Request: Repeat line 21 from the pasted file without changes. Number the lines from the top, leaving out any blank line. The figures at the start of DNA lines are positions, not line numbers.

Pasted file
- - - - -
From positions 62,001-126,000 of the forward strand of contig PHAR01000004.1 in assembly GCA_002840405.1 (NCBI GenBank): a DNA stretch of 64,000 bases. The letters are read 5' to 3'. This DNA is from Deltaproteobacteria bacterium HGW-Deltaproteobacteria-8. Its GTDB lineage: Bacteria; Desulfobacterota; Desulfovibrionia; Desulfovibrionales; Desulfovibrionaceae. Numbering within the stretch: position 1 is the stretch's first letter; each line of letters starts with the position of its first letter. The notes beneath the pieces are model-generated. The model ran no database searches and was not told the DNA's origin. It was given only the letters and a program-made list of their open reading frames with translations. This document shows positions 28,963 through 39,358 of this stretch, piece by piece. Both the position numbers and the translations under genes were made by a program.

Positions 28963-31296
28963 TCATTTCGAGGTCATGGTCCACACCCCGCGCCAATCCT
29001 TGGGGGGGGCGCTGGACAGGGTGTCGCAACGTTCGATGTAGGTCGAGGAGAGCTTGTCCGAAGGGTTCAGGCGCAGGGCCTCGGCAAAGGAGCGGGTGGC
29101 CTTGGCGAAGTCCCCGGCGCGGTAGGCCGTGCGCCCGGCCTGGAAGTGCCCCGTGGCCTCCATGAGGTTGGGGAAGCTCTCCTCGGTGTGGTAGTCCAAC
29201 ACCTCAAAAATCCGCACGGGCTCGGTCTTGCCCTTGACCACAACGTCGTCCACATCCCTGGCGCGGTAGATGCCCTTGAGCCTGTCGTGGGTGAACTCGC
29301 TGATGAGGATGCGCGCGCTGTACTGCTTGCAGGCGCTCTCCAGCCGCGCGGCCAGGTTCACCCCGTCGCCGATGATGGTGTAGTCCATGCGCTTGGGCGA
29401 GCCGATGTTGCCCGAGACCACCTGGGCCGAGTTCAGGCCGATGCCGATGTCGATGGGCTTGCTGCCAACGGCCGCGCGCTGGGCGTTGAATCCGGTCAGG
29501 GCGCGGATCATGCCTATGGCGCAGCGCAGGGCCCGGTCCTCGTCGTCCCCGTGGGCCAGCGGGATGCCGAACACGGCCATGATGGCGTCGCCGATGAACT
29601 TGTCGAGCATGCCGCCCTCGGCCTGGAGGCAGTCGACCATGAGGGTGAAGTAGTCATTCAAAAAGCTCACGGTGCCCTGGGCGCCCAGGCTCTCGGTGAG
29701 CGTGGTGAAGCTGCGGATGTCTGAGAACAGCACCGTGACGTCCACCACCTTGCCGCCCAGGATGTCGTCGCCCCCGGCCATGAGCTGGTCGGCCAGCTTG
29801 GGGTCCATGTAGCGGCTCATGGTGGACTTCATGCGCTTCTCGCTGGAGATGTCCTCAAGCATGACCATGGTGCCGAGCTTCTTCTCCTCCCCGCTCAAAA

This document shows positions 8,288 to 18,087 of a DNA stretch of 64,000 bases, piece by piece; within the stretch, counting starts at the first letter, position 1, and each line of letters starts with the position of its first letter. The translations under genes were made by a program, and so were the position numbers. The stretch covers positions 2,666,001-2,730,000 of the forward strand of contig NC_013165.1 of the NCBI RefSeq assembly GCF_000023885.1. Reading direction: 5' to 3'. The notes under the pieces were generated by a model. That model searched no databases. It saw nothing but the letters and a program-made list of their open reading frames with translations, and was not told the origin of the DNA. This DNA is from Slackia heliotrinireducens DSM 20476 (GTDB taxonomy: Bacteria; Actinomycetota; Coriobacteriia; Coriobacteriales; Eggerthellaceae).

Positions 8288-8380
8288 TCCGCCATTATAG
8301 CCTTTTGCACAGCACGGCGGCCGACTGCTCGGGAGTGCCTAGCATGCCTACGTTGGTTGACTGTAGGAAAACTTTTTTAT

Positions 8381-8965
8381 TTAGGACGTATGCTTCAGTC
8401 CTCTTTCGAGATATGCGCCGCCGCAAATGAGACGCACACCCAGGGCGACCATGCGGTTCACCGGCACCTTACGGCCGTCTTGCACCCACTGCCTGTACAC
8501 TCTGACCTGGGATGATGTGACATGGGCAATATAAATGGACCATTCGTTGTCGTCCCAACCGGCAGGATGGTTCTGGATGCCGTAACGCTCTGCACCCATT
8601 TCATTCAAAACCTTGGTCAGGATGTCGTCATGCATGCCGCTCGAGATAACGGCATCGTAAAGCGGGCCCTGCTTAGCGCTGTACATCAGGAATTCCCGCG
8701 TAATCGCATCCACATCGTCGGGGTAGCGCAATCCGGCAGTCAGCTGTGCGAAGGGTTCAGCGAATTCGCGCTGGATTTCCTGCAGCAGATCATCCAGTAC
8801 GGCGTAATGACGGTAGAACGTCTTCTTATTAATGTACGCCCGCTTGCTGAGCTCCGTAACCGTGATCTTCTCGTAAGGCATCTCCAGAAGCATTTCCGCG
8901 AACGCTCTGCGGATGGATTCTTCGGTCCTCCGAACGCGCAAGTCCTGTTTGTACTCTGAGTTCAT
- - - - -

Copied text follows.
8601 TCATTCAAAACCTTGGTCAGGATGTCGTCATGCATGCCGCTCGAGATAACGGCATCGTAAAGCGGGCCCTGCTTAGCGCTGTACATCAGGAATTCCCGCG